10 “Weaker Races” Sense of responsibility- duty to civilize them
Bringing them education, health care, Christianity, good government, etc. was regarded as “progress” and “civilization” Social Darwinism: an effort to apply Darwin’s evolutionary theory to human history Pears Soap Ad


12 Reversal of Fortune: China’s Century of Crisis
1793- Qianlong’s letter to King George Chinese authorities had controlled and limited European activities for centuries By 1912, Chinese empire collapsed, became a weak junior member in European dominated world

13 The Crisis Within China was a victim of its own success
Population had grown from 100 million in 1685 to 430 million in 1853 But- NO INDUSTRIAL REVOLUTION Growing pressure on the land, impoverishment, starvation Chinese bureaucracy didn’t keep pace with growing population By 1800, county magistrates had to deal with 4x as many people as in 1400 Central state gradually lost control of provincial officials and gentry Bandit gangs and peasant rebellions became common

14 Taiping Uprising Affected much of China 1850-1864
Leader Hong Xiuquan proclaimed himself the younger brother of Jesus, sent to establish a “heavenly kingdom of great peace” Called for racial equality Planned to industrialize China Taiping forces established their capital at Nanjing Rebellion was crushed by 1864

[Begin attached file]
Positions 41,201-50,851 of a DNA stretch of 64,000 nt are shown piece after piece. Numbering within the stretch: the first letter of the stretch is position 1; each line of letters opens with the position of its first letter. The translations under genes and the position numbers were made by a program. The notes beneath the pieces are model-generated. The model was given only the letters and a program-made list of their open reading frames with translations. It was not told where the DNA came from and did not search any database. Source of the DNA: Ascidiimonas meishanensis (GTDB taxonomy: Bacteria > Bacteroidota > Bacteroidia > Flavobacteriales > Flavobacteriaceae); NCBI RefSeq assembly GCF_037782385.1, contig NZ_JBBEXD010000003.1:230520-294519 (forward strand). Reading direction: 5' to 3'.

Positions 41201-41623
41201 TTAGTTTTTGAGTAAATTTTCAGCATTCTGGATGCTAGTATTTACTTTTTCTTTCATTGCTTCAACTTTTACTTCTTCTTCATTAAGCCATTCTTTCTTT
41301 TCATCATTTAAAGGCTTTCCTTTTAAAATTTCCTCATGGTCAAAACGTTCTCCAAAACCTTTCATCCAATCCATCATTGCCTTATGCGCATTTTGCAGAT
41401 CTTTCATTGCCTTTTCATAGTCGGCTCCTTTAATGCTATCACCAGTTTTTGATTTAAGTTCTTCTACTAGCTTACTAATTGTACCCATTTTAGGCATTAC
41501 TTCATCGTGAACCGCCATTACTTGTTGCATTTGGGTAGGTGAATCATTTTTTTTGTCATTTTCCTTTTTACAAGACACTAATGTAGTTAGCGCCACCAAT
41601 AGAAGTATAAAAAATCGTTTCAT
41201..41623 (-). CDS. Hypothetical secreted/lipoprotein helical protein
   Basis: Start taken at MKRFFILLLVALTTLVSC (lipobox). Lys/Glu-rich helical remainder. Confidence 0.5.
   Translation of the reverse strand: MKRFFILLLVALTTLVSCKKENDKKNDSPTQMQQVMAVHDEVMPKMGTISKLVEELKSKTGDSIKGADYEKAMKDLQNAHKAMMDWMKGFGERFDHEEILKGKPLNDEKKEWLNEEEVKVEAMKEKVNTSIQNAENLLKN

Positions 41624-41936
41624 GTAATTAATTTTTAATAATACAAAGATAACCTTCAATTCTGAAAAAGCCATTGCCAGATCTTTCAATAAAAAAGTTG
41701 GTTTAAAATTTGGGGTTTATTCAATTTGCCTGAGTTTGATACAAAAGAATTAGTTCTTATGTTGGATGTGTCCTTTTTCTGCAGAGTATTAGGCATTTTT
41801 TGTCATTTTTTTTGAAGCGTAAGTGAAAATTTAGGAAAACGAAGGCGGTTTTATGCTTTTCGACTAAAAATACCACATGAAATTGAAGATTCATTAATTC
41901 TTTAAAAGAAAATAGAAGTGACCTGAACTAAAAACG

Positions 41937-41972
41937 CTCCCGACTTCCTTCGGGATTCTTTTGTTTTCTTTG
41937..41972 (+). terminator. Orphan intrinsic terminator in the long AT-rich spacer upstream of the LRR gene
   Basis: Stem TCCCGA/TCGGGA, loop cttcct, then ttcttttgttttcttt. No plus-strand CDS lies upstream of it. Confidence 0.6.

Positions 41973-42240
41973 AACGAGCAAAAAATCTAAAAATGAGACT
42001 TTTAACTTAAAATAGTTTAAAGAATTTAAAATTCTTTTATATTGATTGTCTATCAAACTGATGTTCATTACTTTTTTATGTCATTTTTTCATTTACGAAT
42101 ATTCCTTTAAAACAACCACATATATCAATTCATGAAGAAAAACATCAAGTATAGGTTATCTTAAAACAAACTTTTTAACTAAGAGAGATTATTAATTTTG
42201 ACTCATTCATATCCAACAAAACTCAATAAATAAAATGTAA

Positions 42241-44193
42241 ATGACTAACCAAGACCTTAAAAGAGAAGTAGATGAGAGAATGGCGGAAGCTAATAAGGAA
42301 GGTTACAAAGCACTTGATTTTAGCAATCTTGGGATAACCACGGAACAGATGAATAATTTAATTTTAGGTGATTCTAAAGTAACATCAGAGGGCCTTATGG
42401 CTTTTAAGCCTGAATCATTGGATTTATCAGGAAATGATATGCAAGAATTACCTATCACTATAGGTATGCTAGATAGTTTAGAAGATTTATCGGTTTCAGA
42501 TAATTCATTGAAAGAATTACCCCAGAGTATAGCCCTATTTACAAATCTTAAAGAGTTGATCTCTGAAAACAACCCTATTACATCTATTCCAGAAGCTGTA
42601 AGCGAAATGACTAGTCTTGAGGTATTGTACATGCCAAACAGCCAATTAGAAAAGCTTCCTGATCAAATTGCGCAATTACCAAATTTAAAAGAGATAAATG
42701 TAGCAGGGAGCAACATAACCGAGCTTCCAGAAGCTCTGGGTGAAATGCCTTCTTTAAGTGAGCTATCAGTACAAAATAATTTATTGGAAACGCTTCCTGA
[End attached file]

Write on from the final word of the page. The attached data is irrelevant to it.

15 Resolution Consolidated the power of the provincial gentry even more
Intense conservatism, so China’s problems weren’t resolved Massive civil war had seriously weakened the Chinese economy 20-30 million people died in the rebellion (700,000 deaths in American Civil War)

16 Opium Wars Opium had been used in China on a small scale for centuries
British began to sell large quantities of Indian opium in China Chinese authorities recognized the dangers of opium addiction, tried to stop the trade European merchants bribed officials to smuggle opium in China suffered a specie drain from large quantities of silver spent on opium 1836, the emperor decided to suppress the trade

17 Opium Wars The British responded with the first Opium War 1839-1842
Forced Chinese to accept free trade and “proper” relations among countries Treaty of Nanjing (1842)

18 Second Opium War Europeans vandalized the imperial Summer Palace More treaty ports were opened to foreign missionaries Western powers were given the right to patrol some of China’s interior waterways

19 Other Defeats Also defeated by the French (1885) and Japanese (1895)